By his own scenario, Breedlove will build a rocket-powered car called Spirit of America Sonic II (his last car, he reckons, is obsolete) and, some time next year, drive it through the sound barrier, which at Bonneville would require a speed of about 740 mph. As the car accelerates through the measured mile in less than five seconds, there will be high suspense. Will it disintegrate under the sonic buffeting? Will it go airborne? Neither, mercifully. The run over, a smiling Craig Breedlove steps triumphantly out into the bright glare of publicity. A whirlwind of endorsements, personal appearances and business opportunities reap him a fistful of dollars.

But wait, there is a little more footage on the reel. In a kind of epilogue, Breedlove also breaks the speed record for wheel-driven cars. Though that mark is a relatively poky 409.277 mph, there are purists who regard only wheel-driven vehicles as true automobiles and dismiss jet and rocket machines as weird aberrations of the traditional land-speed calling. Breedlove sees himself breaking that record in nothing less than the costliest car ever built, the late Donald Campbell's controversial $4 million Bluebird. Oh, what a lovely flick.

The whole production figures to cost at least $350,000 of somebody else's money—$250,000 to build and campaign the rocket car, $100,000 to dust off and race Bluebird. In quest of a corporate angel to foot the bill, Breedlove has been dickering with companies in soft drinks, wristwatches, car rentals and publishing. So far there has been one note of progress. TRW, Inc., designer of the Apollo lunar-module descent rocket engine, has shown some interest in Breedlove—and has a liquid-fuel engine with 35,000 pounds of thrust that could make his supersonic car the most powerful ever to attack the land-speed record.

Coming up with a sponsor may be trickier. While the land-speed record can be a public-relations bonanza (Goodyear, a chief sponsor of both of the jet cars Breedlove has built and raced, gleefully counted up 10,000 magazine and newspaper plugs after his 600-mph run) few companies, especially in this period of tight money, have $350,000 lying about to throw into so risky a venture. In the specific case of Goodyear, there is the added consideration that Breedlove—and by extension, the company—already holds the record, which, it is felt, would make a new assault a redundancy. "Any time we want to publicize or talk about the land-speed record, we can do it already," says Bill Newkirk, a Goodyear public-relations man. "Why do we need a new record?"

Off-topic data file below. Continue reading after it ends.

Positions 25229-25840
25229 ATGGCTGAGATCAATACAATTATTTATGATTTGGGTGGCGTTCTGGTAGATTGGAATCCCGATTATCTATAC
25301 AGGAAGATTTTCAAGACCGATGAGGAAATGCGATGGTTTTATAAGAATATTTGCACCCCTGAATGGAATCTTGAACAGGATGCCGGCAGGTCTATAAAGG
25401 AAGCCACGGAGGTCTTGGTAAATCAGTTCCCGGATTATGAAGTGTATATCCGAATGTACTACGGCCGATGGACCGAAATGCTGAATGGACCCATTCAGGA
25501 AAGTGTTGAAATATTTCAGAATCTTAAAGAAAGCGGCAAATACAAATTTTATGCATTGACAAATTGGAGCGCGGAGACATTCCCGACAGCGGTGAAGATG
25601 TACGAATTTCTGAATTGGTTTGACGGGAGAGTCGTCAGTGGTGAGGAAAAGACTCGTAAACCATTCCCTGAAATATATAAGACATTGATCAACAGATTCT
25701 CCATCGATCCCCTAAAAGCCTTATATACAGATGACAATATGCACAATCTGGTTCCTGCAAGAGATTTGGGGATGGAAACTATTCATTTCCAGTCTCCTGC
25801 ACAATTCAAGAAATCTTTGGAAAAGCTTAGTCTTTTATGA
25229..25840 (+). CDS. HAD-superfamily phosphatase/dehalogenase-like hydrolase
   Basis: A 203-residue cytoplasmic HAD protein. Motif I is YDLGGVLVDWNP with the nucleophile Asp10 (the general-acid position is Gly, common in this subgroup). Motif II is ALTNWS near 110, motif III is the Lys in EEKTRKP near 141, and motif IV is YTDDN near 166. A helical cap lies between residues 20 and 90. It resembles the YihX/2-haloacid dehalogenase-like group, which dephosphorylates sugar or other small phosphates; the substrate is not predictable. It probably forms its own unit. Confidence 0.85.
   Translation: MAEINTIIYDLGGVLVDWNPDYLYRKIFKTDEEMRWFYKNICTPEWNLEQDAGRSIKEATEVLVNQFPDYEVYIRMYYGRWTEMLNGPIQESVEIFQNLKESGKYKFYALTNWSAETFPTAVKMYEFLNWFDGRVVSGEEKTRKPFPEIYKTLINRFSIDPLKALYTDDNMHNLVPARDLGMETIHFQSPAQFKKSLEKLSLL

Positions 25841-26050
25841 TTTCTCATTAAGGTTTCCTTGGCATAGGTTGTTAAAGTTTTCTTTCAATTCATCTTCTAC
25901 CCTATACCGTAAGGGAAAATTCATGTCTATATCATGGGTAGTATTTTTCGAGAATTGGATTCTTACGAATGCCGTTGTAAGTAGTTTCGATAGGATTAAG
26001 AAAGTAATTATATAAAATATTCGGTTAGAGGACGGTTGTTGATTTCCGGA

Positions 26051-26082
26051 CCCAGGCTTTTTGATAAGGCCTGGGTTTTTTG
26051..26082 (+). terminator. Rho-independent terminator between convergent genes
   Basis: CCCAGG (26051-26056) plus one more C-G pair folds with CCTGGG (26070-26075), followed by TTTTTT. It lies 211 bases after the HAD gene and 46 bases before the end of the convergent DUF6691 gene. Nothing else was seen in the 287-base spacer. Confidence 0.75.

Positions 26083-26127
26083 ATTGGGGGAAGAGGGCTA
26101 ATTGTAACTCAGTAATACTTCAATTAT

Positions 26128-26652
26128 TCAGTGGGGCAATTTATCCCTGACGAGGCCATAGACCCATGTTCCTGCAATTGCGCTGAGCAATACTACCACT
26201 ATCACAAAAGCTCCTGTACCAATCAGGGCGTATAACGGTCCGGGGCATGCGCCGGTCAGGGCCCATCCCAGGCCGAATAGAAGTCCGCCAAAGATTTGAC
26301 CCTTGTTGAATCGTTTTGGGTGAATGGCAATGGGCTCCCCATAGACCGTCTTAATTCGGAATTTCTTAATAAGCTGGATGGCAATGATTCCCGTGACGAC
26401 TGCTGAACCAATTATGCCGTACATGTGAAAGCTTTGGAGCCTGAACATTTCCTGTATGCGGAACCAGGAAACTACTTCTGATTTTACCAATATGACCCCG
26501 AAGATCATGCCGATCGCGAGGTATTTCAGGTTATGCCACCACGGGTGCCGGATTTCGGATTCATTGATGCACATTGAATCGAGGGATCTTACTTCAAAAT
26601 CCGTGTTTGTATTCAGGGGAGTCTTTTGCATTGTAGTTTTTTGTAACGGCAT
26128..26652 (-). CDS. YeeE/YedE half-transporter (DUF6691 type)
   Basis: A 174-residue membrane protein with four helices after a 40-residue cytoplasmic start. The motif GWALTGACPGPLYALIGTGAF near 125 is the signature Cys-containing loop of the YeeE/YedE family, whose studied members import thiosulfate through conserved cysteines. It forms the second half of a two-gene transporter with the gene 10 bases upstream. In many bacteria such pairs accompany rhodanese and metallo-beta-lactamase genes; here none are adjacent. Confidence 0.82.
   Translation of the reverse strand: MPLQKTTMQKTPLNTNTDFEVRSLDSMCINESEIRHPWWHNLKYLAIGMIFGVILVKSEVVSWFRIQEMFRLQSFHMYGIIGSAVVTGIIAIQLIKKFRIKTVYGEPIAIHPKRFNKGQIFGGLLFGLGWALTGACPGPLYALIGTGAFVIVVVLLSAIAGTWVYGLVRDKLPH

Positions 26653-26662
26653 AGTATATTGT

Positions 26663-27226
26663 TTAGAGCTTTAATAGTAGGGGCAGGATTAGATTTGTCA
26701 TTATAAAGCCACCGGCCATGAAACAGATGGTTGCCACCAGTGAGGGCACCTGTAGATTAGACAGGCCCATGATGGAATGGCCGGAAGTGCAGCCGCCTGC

Without question, Breedlove would stand a better chance of flushing out a sponsor if somebody else broke, or at least tried to break, his record. The last time anyone so much as made the effort was in late 1966, when Ohioan Art Arfons cracked up his jet-powered Green Monster and was lucky to get out alive. Such are the pains and perils of straightaway speed that Breedlove's mark not only has gone unbroken since then, it has gone uncontested as well.

Now there are signs that things may be healing up at last, and Breedlove welcomes them. "Without competition it's not much of a sport," he said at lunch one day not long ago in a seafood restaurant by the Pacific. "Competition is what you need to create public interest and excitement." The lunch crowd had melted into the afternoon, but Breedlove, at ease in a fawn turtleneck and brown bell-bottoms, had no job to hurry back to so he ordered another Coors beer. "Nothing could get me a sponsor quicker than if somebody broke my record. Everybody's welcome—as long as they leave the sound barrier to me."